Africa: Nigerian airlines’ aircraft size shrinks, fares rise by 15%
The voluntary suspension, coupled with the Nigerian Civil Aviation Authority (NCAA)-induced suspension, the country’s aviation industry and may have limited choices of air travellers.
The suspension of FirstNation Airways, has changed the travel dynamics in the Two airlines, Medview and FirstNation, are temporarily out of service.
The carriers are planning to bounce back after sorting out their aircraft problems. Consequently, the situation has contributed to hike in fares, especially on the lucrative triangle Lagos- Abuja-Port-Harcourt route.
New Telegraph learnt that air fares to places like Abuja and Port Harcourt, which attracts huge passenger volume, has slightly risen by 15 per cent. This is coming a few weeks after the Federal Government removed Value Added Tax (VAT) on air transport, which the Managing Director of Aero Contractors, Capt. Ado Sanusi, said would likely bring down air fares or allow for stability.
Fare increase, according to an expert, is subject to many variables, which include high cost of aviation fuel, otherwise known as Jet A1 and high taxes by different aviation agencies, among others. For those in operation, insufficient aircraft has further compounded the situation; most of the reasons for delays passengers go through at the airports. Aside popular destinations like Abuja, Lagos, Port Harcourt, Enugu and Owerri, many other routes that were hitherto serviced by airlines have been jettisoned, forcing people to make tortuous journey by road to their destinations.
Those that dare to go to such destinations operate there twice or thrice weekly and this makes air travel cumbersome. Arik, Aero, Overland, Dana, Air Peace and Azman are the carriers in operation for now. Over the years, before it was hit by mismanagement, which put its indebtedness to the Assets Management Corporation of Nigeria (AMCON) at over N500 billion, Arik Air, then regarded at the biggest airline in Nigeria and West Africa, had over 22 airplanes. It had to suspend flight operations to London, Johannesburg and many other destinations due to its internal crisis.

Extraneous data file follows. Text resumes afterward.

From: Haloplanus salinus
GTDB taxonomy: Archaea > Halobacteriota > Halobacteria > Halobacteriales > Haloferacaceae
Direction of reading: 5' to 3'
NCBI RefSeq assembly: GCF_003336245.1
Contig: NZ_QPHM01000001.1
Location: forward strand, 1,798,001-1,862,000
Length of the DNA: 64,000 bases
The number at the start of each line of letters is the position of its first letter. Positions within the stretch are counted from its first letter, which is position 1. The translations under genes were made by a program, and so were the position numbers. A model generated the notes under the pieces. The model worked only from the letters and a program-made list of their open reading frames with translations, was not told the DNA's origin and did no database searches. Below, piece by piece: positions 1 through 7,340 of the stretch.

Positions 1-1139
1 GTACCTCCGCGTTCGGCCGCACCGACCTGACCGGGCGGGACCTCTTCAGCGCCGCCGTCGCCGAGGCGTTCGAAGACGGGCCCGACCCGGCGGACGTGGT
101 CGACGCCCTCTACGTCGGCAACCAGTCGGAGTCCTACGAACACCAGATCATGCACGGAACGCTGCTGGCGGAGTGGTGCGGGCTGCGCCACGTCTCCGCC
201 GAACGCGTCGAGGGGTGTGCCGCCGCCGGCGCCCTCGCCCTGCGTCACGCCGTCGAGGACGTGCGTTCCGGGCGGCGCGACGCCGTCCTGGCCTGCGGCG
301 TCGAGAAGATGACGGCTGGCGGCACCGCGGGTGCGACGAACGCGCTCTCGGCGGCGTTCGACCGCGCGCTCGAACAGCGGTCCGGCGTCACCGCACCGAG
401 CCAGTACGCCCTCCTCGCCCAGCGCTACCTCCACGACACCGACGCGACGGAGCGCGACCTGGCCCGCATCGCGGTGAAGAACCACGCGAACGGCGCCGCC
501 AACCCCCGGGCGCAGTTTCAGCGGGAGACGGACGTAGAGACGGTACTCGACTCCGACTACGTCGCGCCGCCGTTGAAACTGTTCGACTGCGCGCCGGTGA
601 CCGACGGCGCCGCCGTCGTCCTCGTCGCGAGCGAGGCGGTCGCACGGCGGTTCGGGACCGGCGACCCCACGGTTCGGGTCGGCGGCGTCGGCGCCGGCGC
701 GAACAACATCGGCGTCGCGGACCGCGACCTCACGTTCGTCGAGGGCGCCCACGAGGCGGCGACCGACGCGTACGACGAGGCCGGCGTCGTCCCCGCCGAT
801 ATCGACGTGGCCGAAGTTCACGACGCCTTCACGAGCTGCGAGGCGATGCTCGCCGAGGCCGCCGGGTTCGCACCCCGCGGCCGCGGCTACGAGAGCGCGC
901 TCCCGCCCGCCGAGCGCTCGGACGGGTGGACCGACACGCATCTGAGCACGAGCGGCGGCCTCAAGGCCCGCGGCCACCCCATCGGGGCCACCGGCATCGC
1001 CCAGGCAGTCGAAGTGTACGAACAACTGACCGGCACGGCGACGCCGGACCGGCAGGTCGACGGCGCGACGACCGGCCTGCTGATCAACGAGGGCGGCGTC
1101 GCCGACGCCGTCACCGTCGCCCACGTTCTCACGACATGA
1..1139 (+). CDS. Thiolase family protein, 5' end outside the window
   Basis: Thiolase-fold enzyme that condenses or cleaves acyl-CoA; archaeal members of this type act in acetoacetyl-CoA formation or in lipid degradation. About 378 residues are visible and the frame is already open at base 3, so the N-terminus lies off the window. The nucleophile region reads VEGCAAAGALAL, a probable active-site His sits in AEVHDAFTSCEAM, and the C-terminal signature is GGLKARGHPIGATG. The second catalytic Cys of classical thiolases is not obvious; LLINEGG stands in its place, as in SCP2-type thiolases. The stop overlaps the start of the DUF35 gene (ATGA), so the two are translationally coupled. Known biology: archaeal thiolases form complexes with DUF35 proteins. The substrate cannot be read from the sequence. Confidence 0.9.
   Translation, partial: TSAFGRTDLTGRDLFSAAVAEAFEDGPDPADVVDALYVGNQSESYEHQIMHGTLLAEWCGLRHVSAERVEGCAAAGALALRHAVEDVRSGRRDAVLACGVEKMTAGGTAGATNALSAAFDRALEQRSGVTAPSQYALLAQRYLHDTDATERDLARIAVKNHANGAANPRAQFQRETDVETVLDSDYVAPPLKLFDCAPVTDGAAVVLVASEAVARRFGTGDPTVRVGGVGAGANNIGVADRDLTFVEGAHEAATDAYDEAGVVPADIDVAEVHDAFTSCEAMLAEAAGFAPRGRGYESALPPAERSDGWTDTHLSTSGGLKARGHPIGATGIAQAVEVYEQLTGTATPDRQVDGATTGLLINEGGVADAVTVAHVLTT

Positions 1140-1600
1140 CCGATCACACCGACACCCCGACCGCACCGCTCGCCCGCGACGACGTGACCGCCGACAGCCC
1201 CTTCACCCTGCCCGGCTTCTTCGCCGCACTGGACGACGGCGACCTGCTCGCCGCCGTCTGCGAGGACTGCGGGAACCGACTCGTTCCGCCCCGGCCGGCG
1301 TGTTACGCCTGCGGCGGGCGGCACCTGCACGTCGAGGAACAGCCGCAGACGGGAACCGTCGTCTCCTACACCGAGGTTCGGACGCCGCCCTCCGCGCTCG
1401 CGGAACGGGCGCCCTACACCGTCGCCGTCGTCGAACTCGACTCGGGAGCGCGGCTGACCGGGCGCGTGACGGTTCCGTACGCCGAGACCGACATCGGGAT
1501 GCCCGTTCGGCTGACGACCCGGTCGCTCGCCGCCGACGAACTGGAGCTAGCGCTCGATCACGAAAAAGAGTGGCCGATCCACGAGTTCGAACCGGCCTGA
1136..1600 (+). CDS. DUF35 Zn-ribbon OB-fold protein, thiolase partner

The fleet depleted to about five. Aero Contractors, which had over seven airplanes with many helicopters, now operates about three B737-500 aircraft. Dana, on the other hand, has three airplanes and has scaled down most of their operations. Azman has about three airplanes. Air Peace has over 18 aircraft and is now dominating the Nigerian sky.
Cumulatively, scheduled airlines in Nigeria have less than 40 airplanes in service, underscoring the shortage of equipment for a market of over 180 million people.
The wrong use of equipment has equally affected many carriers who have their aircraft grounded because of huge costs of maintaining their Boeing airplanes. With the skyrocketing cost of aviation fuel, airlines are said to be spending more money on operation cost and may not save money to pay for high maintenance checks, like C-Checks, which could cost as much as $600,000 or more.
So, when their aircraft are due for check, they ground it as Aircraft on Ground (AOG). The situation is made worse by the high exchange rate and the inability of the airlines to access foreign currency despite the Central Bank of Nigeria (CBN)’s extension of easier forex window to the airlines. According to industry insiders, Nigerian airlines have lost about 40 per cent of their fleet since early last year and the number of aircraft on AOG may continue to increase as airlines find it increasingly difficult to access forex and their finances continue to deplete due to recession and reduction in passenger traffic.
President of Aviation Round Table (ART), Gbenga Olowo, observed recently that there has been continuous depletion of Nigerian airlines’ fleet. He recalled that in 2010, Nigerian airlines had 54 commercial operating aircraft, but by 2013, the fleet had reduced to 35, noting that with declining fleet size, route expansion would be impossible, robust schedule very difficult and down time for maintenance would impact negatively on schedule.
By Wole Shadare